I am often asked if it is possible to grow orchids mounted on cork in a house and I am delighted to answer the question with this beautiful African orchid species that grows in my dining room and has flowered every year for the past five years. This year it has more flowers with three spikes and 45 flowers, each 2.5cm across with curved spurs 5-6cm long.
It is in the morning sun today on its shelf 1m from and facing our east facing bifold doors. (see growing spot below) and each morning it produces a lovely strong fragrance presumably for dawn active moths.
The plant is growing on a cork mount that I sit in a ceramic dish. I water by spraying the roots most days with rain water/feed (I fill my sprayer from the greenhouse tank which has rain water and weak feed in it). We also have plants mounted in the greenhouse where we find the species one of the easier Aerangis species to grow. We grow them in shade in Warm Asia though they will grow cooler.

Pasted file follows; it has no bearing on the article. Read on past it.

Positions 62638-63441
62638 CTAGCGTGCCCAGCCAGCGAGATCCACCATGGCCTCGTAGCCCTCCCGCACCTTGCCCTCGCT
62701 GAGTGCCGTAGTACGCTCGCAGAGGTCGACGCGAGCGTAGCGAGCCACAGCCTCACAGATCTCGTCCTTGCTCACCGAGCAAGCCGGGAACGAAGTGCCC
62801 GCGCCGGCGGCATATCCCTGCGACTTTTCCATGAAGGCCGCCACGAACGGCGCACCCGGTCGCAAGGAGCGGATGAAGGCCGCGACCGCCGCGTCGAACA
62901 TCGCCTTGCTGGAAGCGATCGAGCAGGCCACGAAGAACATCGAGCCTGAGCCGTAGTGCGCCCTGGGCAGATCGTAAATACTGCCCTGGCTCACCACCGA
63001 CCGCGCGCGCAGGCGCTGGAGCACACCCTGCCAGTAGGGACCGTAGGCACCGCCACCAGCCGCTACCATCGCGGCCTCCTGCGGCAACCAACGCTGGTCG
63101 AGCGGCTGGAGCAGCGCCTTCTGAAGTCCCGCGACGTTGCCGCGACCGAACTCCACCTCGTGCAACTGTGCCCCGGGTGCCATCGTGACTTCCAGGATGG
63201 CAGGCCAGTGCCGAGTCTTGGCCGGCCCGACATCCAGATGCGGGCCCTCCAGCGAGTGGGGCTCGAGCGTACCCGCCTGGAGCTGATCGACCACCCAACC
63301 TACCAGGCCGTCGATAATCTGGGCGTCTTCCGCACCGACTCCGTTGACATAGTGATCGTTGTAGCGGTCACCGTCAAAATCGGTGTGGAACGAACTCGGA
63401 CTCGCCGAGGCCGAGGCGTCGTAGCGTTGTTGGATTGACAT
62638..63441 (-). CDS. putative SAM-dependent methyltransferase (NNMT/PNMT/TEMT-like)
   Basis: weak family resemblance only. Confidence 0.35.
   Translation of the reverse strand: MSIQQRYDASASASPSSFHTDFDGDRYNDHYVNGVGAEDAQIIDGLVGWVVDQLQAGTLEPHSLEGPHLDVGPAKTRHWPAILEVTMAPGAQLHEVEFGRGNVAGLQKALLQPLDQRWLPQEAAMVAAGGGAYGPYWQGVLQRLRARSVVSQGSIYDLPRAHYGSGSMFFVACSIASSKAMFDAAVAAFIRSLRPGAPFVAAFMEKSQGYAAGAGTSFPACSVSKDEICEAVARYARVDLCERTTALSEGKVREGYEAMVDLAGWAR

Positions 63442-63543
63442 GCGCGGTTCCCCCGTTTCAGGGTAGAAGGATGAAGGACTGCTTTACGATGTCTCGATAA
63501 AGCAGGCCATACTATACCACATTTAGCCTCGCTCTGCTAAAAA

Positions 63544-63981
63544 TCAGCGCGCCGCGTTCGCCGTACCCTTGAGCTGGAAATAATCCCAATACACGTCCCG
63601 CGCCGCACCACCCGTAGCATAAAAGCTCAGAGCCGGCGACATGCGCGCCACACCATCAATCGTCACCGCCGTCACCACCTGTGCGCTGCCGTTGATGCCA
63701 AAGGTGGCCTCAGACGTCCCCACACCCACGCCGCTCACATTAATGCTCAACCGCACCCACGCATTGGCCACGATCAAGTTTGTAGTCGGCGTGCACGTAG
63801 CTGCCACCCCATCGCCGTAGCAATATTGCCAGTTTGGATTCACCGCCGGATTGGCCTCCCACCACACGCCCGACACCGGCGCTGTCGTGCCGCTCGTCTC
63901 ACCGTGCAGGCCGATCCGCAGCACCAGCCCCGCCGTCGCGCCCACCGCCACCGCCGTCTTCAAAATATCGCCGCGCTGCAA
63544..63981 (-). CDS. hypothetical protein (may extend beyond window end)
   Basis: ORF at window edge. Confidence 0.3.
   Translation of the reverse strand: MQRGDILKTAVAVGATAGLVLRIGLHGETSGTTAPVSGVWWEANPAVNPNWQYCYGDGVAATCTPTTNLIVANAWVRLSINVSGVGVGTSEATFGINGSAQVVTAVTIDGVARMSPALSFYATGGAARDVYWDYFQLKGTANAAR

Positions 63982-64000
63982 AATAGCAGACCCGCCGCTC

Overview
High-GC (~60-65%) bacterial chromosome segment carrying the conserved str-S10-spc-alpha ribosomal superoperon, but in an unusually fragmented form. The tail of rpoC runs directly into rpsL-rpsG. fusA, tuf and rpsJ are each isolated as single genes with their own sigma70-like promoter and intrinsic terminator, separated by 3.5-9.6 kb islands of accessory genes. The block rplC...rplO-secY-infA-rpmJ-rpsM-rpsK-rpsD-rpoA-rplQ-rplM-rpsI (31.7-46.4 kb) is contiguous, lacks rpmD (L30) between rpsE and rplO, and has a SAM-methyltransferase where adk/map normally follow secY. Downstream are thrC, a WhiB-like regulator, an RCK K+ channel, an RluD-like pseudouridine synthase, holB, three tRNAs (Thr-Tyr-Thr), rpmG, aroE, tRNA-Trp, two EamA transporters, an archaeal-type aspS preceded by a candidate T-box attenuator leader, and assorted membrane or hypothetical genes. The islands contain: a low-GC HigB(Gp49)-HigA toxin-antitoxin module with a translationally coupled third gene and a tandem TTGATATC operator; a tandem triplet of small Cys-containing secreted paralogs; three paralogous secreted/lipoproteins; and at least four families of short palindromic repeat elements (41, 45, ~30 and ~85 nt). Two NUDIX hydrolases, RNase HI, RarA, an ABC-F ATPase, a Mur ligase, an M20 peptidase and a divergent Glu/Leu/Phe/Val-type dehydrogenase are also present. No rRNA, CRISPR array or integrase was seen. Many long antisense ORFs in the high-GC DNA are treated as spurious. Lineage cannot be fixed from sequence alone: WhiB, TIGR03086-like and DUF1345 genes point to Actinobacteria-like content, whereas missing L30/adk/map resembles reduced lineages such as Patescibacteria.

Aerangis mystacidii is endemic to South Africa growing in forest along rivers in dryer areas and in evergreen forests in wetter areas. We have seen related species flourishing in woodland just north of Durban (see photo below) during our school visit in 2011.
The photo shows several species, probably Mystacidium capense, Mystacidium venosum and Microcoelia obovata, growing together on a small branch in semi-evergreen coastal forest.
The natural habitat suggests that the Aerangis mystacidii will enjoy shaded conditions with very good drainage but some water throughout the year.
Aerangis are easy orchids to grow on from seedlings and we have seed from the plant shown de-flasked in the greenhouse so more plants will be up on the shop soon, along with a couple of other Aerangis species.